Greg Hallam has been a vocal supporter of constitutional recognition for councils.
Greg Hallam has been a vocal supporter of constitutional recognition for councils. Lee Constable

Queensland councils angered by Rudd referendum snub

QUEENSLAND councils have been left gutted by  Prime Minister Kevin Rudd's decision not to honour the Federal Parliament's commitment to hold a referendum to recognise local government.

Local Government Association of Queensland President Margaret de Wit said the referendum had the overwhelming support of the Parliament yet Mr Rudd had chosen not to proceed.

The LGAQ's Greg Hallam described it as 'rubbish' suggestions by Mr Rudd that the poll could not go ahead because it did not have the support of Tony Abbott and the Coalition.

Cr de Wit said everything had been in place for the referendum to be put and councils had invested enormous resources in ensuring there was a majority Yes vote.

'We say to Mr Rudd: this is one big bit of policy business you have chosen to leave unfinished before going to the polls,' she said.

'Opinion polls showed that Queenslanders were ready to support this referendum in big numbers so they are also entitled to feel disappointed by this act of political expediency. Timing was not an issue. Mr Rudd could have gone ahead with this referendum if he wanted to.'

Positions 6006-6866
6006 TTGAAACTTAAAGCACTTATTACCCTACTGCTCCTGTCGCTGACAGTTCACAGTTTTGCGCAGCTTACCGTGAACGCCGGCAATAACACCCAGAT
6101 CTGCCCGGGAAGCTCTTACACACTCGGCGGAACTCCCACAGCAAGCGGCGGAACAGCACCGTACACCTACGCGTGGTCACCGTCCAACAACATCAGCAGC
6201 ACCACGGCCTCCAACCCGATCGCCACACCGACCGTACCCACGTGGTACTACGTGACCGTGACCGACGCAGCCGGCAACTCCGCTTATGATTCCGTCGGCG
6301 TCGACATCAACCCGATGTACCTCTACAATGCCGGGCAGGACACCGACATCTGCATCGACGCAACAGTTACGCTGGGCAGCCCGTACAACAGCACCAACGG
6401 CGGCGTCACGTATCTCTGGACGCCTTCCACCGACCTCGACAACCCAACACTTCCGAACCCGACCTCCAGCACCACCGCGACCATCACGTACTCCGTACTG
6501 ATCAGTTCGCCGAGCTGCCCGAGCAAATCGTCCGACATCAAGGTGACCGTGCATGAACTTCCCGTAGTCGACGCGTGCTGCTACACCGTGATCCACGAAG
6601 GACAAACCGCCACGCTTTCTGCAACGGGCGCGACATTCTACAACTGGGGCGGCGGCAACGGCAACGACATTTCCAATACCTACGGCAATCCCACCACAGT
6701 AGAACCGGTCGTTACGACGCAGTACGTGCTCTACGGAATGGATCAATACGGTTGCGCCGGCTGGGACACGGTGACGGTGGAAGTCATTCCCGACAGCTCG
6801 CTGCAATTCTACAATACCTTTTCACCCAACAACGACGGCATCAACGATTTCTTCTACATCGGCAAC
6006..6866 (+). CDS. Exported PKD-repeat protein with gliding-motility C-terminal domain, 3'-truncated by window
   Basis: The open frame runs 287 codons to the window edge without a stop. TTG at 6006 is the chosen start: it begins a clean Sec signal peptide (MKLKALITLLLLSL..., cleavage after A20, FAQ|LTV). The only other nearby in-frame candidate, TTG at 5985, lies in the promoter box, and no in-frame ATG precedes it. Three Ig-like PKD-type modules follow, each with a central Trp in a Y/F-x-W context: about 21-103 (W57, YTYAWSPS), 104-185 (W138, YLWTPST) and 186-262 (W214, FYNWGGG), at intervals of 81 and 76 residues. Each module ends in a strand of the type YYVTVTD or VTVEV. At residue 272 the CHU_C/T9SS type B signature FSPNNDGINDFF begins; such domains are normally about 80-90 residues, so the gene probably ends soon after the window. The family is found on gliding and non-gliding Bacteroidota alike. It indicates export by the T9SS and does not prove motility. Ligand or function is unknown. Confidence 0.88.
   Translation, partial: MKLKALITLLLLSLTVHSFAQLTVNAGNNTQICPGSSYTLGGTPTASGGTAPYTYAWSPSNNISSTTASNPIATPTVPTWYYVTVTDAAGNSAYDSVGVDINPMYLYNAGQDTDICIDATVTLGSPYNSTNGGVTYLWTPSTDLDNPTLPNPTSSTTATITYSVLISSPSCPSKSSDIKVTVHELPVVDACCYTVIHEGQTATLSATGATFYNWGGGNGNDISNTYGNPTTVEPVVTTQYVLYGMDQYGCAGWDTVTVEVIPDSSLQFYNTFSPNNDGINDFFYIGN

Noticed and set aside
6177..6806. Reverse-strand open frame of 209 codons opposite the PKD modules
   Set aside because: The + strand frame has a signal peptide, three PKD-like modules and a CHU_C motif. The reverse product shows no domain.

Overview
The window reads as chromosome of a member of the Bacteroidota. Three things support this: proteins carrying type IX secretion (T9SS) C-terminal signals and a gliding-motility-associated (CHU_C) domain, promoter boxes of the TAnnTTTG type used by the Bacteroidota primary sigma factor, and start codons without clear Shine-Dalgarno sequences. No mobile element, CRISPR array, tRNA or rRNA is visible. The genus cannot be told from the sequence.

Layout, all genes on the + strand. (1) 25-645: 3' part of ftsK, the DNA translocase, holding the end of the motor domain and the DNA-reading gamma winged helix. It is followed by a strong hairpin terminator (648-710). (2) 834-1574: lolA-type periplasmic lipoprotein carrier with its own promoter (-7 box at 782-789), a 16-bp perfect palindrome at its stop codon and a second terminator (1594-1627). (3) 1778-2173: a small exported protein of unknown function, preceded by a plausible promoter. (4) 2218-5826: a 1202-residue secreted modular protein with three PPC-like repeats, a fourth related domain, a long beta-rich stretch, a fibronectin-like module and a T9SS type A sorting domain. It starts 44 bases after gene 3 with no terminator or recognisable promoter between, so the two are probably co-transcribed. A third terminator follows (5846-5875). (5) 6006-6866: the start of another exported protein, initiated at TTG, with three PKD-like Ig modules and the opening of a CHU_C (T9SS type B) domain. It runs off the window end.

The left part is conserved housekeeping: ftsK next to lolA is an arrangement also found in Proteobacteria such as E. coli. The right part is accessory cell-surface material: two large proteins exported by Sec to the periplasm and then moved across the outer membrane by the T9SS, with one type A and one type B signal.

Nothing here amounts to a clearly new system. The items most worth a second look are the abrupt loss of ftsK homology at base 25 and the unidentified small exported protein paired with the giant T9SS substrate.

Cr de Wit said the LGAQ would work with the Australian Local Government Association to ensure that both Labor and the Coalition recommitted to holding the referendum in the next parliamentary term.

Julian Leeser, Convenor of the Citizens 'No' campaign, said it the local government should hand back the millions spent on its campaign.

"The Australian Local Government Association took $10 million from local communities to run this referendum campaign and another $10 million from taxpayers. The referendum did not proceed, it's time to hand the public's money back,'' he said in a statement on Monday.

"Ratepayers gave that $10 million to Councils to fund local services, not a political campaign. Every single dollar should be handed back from the local government lobby group to ratepayers to help local communities and local services".

"The 'NO' case never took the $500,000 of Federal money allocated to it".

"This referendum fell over because Kevin Rudd realised public support was declining day-by-day".

"The first poll showed this referendum had more than 70 per cent support, it quickly declined to 53 per cent and then 47 per cent as a direct consequence of the Citizens' 'NO' campaign against Canberra's power grab".

"The defeat of this referendum is a victory for citizens standing up against Canberra politicians and bureaucrats. It's genuinely a citizen David versus Canberra and lobbyist goliath win".

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